Tamarind Red Lentils Recipe
Tamarind red lentils is the easiest way to use this wild and wonderful ingredient. Tamarind is not a very common ingredient here in the US, but it features prominently in other cuisines from around the world. Tamarind grows in pods on large trees that are part of the legume family (along with carob, peas, beans and mesquite and more!). This amazingly flavorful plant produces pods that are ground down to create a sticky, savory and tangy sauce.
Learn more about how to use tamarind here!
This tamarind recipe is one of the easiest ways to feature it, and the simple ingredients make it easy for this crazy flavorful ingredient to shine! Tamarind can be found at Asian markets or in the Asian section of your natural foods store. Be sure to check the ingredients for nasties like preservatives and stabilizers. The best tamarind paste will have only tamarind and water. And here’s a How-To from the Kitchn to make your own tamarind paste.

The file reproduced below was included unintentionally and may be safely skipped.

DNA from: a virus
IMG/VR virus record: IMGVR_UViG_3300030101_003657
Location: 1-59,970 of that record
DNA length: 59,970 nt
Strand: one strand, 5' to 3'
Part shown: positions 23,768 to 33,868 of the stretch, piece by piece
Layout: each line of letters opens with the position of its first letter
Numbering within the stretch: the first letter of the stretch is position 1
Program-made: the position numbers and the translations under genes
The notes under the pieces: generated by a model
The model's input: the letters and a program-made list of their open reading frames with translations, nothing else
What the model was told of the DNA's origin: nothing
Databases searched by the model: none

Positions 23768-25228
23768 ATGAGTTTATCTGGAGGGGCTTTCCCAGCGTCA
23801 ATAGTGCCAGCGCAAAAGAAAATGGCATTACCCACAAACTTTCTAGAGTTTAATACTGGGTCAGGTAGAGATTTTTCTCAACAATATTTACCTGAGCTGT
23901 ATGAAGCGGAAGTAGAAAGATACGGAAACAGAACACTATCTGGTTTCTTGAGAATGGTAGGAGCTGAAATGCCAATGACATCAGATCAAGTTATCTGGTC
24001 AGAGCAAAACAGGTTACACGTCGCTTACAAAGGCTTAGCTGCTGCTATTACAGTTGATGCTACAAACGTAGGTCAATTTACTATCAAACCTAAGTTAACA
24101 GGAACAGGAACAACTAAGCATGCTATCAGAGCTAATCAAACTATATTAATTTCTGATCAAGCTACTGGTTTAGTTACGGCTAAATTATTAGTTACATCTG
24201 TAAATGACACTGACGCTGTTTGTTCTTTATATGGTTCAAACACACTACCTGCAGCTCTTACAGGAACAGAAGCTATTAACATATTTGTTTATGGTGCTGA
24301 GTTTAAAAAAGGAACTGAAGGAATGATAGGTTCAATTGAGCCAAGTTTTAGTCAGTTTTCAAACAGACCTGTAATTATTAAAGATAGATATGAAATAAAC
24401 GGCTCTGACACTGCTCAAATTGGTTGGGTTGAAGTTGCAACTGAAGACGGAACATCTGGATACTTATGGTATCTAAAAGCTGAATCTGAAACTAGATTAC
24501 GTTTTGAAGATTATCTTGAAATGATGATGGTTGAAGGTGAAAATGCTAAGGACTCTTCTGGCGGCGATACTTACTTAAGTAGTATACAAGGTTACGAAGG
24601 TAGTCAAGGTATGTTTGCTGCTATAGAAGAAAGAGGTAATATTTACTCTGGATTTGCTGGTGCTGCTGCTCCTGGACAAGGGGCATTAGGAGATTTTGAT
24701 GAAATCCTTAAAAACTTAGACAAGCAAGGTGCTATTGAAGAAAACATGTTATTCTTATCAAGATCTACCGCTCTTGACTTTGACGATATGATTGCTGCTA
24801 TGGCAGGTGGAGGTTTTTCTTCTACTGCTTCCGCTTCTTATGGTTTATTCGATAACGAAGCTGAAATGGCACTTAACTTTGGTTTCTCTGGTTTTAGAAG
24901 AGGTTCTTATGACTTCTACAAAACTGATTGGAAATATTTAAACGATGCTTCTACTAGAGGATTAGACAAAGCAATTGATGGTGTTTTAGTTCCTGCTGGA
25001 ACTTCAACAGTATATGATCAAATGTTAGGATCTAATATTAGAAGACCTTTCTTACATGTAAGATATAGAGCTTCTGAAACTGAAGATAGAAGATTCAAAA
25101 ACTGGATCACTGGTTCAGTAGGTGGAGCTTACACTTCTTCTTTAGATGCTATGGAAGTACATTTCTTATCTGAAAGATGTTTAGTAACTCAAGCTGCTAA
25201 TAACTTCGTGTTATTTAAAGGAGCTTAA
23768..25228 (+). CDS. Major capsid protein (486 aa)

Use red or brown lentils here, and make it with whatever veggies you have on hand. The recipe pictured below shows some carrots and some leftover frozen spinach. The lentils had been previously cooked and frozen too, making this tamarind recipe a super quick meal!
Tamarind Red Lentils
2 cups red or brown lentils
Water, as needed
¼ cup non-dairy milk or vegetable broth
2-3 Tablespoons Tamarind paste
Salt, to taste
Honey, to taste
2-3 cups chopped, diced or sliced veggies and leafy greens
- Add lentils to a saucepan. Rinse in cool water to remove dust and debris. Cover with water and bring to a boil. Cover, reduce heat, and cook until soft (about 15 minutes for red lentils and 20-30 minutes for brown lentils). Red lentils will be totally mushy, while brown lentils might retain their shape slightly– either way is fine for this recipe! Drain any excess water.
- Add milk, tamarind, a bit of salt, and a tiny bit of honey. Stir together until tamarind dissolves. Taste, and adjust seasonings as needed.
- Stir in veggies and cook until softened slightly.
- Serve with rice, quinoa, or in a wrap as shown below! This makes excellent leftovers! Makes about 4 cups.
Tamarind plant image from Shutterstock/ keerati, food images from Vibrant Wellness Journal